3. So many couples I know are struggling with infertility and would give anything to be knee-deep in nappies every day.
  4. Those who “get it” (how mothering is a tough gig, I mean) already get it and those who don’t “get it” aren’t going to be convinced by my ranting, so I might as well save my energy for better things.

I reckon I came back from my morning walk looking all beatific and saint-like.  Since then, I’ve tried to make a point of focussing on the positives of my job and not be so defensive (though I still manage to forget this and regularly host a local whine festival)

So now, when some well-meaning lady in the supermarket gushes about how lucky I am to be able to stay at home and play with my children all day, I smile and agree with her.  I am lucky.  I am so blessed.  My job is intense and it’s hard work and my basic needs for sleep and privacy in the toilet aren’t always met, but it does come with plenty of perks.

All of which has been a convoluted introduction to my next post (which I’ve posted first, so that people like my mum can read the posts in the right order)

Perks

Being a “stay at home” mum can be tough sometimes.  But it’s not without its perks.  Here’s what’s making me smile this week:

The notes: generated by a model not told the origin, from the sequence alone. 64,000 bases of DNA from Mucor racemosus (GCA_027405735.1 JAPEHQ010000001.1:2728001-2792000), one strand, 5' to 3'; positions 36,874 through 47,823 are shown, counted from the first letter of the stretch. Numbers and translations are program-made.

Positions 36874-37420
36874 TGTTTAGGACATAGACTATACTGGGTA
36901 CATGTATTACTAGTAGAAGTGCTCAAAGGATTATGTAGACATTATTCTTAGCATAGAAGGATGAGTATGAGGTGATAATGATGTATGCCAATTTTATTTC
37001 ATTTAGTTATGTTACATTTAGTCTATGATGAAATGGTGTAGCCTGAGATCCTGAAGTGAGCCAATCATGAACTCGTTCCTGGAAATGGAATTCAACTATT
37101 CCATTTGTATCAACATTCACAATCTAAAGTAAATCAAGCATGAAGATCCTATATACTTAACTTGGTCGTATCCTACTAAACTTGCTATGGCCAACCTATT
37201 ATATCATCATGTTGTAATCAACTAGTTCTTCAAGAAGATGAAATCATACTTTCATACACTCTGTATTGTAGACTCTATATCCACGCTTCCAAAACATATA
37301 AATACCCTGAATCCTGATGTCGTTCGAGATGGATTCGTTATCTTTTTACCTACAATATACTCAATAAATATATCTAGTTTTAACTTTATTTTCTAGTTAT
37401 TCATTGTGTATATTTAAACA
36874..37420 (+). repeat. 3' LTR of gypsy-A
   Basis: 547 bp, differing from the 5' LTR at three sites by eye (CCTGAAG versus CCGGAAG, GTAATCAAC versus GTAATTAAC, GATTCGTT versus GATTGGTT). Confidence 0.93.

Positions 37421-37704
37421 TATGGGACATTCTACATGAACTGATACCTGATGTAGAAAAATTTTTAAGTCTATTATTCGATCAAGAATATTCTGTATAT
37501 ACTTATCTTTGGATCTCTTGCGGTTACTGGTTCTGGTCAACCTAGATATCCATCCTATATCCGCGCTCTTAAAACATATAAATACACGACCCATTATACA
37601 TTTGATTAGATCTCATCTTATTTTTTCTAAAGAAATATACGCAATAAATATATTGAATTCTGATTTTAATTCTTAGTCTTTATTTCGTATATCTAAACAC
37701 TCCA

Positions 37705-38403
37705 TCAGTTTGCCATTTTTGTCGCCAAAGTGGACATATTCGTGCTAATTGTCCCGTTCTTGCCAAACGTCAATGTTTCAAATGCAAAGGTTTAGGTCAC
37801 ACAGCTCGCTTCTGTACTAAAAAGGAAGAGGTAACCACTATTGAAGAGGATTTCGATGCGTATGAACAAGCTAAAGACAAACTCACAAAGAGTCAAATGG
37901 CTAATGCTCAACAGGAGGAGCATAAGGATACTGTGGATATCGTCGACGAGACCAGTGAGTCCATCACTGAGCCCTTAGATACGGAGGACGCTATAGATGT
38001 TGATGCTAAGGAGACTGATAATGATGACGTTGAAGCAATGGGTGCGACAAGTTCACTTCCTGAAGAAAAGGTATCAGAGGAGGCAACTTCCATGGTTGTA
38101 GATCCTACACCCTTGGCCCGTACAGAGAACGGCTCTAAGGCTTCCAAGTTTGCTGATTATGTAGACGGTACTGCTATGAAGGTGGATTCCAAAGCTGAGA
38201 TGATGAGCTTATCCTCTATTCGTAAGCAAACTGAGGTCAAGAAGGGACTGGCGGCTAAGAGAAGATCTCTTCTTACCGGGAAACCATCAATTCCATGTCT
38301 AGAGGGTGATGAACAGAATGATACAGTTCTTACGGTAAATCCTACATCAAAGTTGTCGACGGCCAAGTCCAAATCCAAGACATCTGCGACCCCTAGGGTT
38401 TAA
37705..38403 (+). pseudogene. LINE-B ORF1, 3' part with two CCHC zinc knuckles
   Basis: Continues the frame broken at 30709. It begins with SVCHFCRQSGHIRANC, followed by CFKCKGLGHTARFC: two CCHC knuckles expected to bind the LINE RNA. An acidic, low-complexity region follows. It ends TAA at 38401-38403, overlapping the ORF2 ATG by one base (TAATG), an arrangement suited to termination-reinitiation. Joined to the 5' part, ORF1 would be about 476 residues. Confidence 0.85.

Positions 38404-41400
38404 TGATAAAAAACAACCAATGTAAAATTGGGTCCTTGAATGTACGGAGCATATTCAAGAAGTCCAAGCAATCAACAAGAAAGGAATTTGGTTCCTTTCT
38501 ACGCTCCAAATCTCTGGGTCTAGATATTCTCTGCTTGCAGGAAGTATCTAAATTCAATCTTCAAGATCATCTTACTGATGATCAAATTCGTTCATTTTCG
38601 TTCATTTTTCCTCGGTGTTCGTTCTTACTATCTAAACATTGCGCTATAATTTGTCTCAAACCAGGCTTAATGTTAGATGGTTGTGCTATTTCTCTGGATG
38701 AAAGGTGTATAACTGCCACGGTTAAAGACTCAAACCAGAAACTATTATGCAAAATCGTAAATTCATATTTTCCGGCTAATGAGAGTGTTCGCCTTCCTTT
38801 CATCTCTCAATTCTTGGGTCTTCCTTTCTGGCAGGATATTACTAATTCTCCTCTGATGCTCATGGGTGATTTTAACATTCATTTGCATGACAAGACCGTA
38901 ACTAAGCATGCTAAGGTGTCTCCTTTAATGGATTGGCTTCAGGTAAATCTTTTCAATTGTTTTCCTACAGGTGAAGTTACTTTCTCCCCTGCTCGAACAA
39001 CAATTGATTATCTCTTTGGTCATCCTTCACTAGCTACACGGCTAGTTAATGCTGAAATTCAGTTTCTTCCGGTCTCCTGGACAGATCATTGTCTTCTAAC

Pea Sprouts

Pea sprouts growing on my kitchen windowsill;

Waitress

Eating delicious imaginary cakes at Cafe Matilda

menu

Everything is gluten-free!

Mmmmm...Magazines

Two shiny magazines awaiting my perusal (they’ve been sitting patiently in their wrappers for almost a week now, but their moment will come!)

You might be thinking that last one doesn’t count as a perk – mums don’t get much time to read magazines, nor does the family budget always stretch to such indulgences (though I maintain one should always make room for small, sanity-saving treats) – but the perk comes from the amount of relish with which this particular indulgence is enjoyed when the moment arrives.  There are certain luxuries one just doesn’t appreciate before becoming a parent!  Showering in private is another such example…

So there you go.  I have it pretty good here and I’m so grateful that I have a husband who supports  me and is willing to be the sole breadwinner so I can endeavour to embrace all things domestic.   If you could see the state of my kitchen floor at the moment, you might think it less an embrace and more an awkward hug that you give your work associate at his retirement party, but, still, the intention is there…